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What is Physical Therapy

Physical therapy is a branch of rehabilitative healthcare that includes the evaluation, assessment, and treatment of individuals with limitations in functional mobility.

Physical therapists are trained to assess your condition and help you regain maximal functional mobility and independence. They use a variety of treatment modalities and techniques to help you move better and feel better.  Treatment is highly individualized, cutting edge, and research-based to return patients to their optimum functional level.

Often part of a rehabilitation team, physical therapists provide hands-on therapy, exercises and stretching maneuvers to patients with chronic conditions or serious injuries to ease pain and facilitate health and wellness.

Through focused home exercise plans and individual attention, these professionals help patients restore their range of motion, build strength, improve flexibility and manage pain as they recuperate.

Who benefits from Physical Therapy?

If you have an injury or illness that results in pain, physical impairment, limited movement, or a loss of function, a Physical Therapist can help.  Some patients are referred to physical therapy from his or her physician, but others seek therapy directly.

The benefits of physical therapy include:

  • Prevent the onset and or slow the progression of conditions resulting from injury, disease, and other causes
  • Pain management with reduced need for opioids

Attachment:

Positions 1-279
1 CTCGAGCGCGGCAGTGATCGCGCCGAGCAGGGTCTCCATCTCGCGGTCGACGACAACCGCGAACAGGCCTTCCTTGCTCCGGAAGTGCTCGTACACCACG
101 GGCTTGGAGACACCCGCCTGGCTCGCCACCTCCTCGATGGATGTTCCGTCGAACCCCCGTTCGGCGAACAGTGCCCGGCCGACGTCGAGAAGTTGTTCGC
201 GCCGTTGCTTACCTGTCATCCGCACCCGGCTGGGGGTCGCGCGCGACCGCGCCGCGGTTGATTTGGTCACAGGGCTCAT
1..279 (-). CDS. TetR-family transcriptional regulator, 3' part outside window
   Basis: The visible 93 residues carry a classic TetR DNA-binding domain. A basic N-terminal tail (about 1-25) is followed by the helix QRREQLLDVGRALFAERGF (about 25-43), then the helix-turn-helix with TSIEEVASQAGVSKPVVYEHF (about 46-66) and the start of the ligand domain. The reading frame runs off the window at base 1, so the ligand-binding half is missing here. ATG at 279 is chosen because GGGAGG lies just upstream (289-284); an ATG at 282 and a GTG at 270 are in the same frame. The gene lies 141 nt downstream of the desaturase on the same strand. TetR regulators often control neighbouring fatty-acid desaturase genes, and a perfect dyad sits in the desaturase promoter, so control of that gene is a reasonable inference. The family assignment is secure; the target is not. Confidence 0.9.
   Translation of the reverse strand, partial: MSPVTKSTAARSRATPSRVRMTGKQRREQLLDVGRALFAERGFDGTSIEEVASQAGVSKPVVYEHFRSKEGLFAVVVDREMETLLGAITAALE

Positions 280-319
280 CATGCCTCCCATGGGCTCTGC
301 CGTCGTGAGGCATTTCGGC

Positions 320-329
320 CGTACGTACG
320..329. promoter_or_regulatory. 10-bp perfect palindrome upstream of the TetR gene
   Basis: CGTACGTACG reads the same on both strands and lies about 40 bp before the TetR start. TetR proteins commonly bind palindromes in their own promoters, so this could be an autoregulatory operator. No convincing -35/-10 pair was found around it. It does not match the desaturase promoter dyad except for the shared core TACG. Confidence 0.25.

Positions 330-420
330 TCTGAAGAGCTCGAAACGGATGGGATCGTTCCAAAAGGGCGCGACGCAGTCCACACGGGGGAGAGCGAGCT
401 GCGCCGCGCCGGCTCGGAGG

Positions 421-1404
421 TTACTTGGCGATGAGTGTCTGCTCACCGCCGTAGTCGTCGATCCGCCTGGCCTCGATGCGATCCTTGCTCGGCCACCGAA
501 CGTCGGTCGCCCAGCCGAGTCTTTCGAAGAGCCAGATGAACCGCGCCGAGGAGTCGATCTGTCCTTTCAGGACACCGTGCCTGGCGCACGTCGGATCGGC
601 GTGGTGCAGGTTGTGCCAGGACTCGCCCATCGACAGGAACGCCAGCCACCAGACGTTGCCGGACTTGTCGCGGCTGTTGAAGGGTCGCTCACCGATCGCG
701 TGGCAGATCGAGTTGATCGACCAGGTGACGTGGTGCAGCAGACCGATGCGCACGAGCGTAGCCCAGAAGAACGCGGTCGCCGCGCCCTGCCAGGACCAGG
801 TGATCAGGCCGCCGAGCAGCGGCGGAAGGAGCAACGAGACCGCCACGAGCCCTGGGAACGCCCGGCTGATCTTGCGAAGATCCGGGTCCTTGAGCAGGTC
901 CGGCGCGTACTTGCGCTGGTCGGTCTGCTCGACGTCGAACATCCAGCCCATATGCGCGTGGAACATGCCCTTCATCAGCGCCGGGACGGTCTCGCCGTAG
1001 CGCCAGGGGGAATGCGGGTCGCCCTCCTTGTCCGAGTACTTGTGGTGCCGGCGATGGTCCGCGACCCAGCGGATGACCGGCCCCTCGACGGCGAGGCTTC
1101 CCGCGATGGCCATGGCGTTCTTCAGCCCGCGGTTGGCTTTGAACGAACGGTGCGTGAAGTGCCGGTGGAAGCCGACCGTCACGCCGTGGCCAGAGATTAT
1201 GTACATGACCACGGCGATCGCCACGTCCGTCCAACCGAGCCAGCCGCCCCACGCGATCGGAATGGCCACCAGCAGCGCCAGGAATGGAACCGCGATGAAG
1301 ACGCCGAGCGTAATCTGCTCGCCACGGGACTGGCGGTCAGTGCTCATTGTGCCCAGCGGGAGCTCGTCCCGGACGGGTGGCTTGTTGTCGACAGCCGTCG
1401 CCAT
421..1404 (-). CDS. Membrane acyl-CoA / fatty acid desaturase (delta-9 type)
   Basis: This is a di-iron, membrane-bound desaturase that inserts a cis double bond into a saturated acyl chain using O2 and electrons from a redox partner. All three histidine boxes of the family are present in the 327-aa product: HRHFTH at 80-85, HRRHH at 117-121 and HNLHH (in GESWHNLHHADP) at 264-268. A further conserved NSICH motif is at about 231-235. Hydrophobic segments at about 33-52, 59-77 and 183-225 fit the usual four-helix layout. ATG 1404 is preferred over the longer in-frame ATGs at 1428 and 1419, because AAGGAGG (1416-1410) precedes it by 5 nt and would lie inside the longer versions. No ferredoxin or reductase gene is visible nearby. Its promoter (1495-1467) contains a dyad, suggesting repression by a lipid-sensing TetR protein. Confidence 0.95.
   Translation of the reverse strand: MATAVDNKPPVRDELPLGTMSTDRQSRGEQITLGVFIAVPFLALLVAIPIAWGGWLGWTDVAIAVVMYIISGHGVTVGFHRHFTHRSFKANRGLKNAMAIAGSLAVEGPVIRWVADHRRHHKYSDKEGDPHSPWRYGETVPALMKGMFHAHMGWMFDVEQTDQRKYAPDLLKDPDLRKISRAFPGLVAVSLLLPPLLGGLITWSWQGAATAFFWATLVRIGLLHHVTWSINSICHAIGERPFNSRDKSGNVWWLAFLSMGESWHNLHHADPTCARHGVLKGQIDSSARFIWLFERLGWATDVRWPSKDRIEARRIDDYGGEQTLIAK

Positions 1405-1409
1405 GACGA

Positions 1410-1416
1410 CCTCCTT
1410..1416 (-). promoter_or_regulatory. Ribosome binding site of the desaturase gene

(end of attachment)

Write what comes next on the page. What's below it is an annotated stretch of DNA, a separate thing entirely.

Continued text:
• Avoiding surgery
  • Improved mobility and movement
  • Recovery from injury or trauma
  • Recovery from stroke or paralysis
  • Fall prevention
  • Improved balance
  • Management of age-related medical problems

Physical therapists treat people across the entire lifespan. Many therapists have certifications or specializations to treat a certain population, like children, the elderly, or athletes. Regardless of age, if you have impaired mobility, a physical therapy evaluation may be warranted to offer treatment and a strategy to improve function.

Physical Therapy and Safe Pain Management

No one wants to live in pain. But when it comes to treating pain, where do you turn?

Before you fill a prescription for opioids, consult with a physical therapist to discuss your options. “Given the substantial evidence gaps on opioids, uncertain benefits of long-term use and potential for serious harm, patient education and discussion before starting opioid therapy are critical so that patient preferences and values can be understood and used to inform clinical decisions,” the CDC states.

Seek Out Physical Therapy at the Onset of Pain

When pain begins, don’t try to self-diagnose or treat yourself. Physical therapy is the most conservative and least intrusive approach to managing your pain, which makes it a great first step. Not only can physical therapy successfully alleviate most pain, but it can also keep your pain from returning. A number of studies have even shown that PT can often be as effective as surgery for providing pain relief in some patients.

A physical therapist can help identify the injured tissue (bone, muscle, tendon), and can put together treatments to help promote healing and reduce stress on the injured area. Your PT will be able to offer advice on how you can safely return to your normal activities without further damaging the injured tissue. With the assistance of your physical therapist, you’ll be able to recover faster and minimize risk of future injury or illness.

How Can a Physical Therapist Help?

A physical therapist educates patients on how to prevent or manage their conditions so they will achieve long-term health benefits. A PT can help any individual who needs assistance in the following: pain management, avoiding an orthopedic surgery, improving mobility and movement, recouping from an injury or trauma, recovering from stroke or paralysis, fall prevention, improving balance, or management of age-related medical problems.